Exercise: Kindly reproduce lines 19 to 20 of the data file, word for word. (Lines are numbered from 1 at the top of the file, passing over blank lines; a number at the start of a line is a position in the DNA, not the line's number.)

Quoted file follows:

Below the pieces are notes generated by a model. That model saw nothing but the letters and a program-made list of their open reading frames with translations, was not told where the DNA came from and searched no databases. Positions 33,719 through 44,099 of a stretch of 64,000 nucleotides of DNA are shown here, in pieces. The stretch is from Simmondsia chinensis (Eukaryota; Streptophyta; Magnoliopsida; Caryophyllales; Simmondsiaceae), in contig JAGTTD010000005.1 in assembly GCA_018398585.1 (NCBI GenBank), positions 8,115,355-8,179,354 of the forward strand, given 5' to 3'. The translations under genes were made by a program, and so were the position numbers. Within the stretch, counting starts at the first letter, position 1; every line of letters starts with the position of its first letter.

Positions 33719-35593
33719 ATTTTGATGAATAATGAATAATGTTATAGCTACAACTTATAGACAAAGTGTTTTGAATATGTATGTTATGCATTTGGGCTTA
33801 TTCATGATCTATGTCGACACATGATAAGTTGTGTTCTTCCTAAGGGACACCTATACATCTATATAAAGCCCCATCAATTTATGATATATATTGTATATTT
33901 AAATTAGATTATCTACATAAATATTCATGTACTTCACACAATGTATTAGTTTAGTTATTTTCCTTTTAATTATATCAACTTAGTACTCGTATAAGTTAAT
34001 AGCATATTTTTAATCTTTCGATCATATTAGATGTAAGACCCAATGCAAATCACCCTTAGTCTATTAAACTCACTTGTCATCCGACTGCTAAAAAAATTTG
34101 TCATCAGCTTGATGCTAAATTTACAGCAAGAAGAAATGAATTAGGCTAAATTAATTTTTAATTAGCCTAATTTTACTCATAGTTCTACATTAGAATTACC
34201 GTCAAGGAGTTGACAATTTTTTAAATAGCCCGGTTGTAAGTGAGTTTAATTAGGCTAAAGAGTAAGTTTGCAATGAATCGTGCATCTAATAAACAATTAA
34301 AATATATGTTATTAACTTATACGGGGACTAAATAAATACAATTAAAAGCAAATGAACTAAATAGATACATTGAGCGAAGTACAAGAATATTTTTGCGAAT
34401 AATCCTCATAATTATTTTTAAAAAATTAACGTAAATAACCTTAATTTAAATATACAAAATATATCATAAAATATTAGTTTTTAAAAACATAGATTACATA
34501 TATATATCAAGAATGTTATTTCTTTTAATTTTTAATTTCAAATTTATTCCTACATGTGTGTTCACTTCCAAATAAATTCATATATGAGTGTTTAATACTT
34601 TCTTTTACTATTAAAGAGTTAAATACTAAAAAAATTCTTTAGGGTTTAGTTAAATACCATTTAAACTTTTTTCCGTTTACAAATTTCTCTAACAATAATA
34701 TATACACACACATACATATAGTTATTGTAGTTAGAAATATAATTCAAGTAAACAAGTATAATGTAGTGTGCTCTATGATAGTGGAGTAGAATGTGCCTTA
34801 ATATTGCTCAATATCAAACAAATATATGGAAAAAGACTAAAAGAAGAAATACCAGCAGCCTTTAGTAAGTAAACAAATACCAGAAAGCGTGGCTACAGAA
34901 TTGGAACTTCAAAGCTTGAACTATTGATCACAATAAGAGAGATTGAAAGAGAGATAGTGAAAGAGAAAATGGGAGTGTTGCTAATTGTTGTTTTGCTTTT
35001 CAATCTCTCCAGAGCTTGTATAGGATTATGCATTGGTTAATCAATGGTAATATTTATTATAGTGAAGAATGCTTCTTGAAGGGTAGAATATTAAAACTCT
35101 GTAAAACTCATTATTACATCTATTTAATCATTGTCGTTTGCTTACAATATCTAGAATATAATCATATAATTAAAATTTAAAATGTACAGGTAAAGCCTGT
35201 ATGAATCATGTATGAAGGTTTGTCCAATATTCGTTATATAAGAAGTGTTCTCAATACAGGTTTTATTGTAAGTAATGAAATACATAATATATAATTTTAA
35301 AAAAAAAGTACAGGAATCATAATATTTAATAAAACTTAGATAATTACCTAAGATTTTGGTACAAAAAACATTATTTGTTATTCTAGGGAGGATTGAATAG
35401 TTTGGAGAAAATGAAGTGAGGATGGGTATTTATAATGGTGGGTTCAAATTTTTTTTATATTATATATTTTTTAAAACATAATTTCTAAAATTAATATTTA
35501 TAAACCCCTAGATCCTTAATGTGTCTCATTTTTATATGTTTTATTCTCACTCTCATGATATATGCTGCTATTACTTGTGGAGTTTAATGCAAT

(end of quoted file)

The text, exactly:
35301 AAAAAAAGTACAGGAATCATAATATTTAATAAAACTTAGATAATTACCTAAGATTTTGGTACAAAAAACATTATTTGTTATTCTAGGGAGGATTGAATAG
35401 TTTGGAGAAAATGAAGTGAGGATGGGTATTTATAATGGTGGGTTCAAATTTTTTTTATATTATATATTTTTTAAAACATAATTTCTAAAATTAATATTTA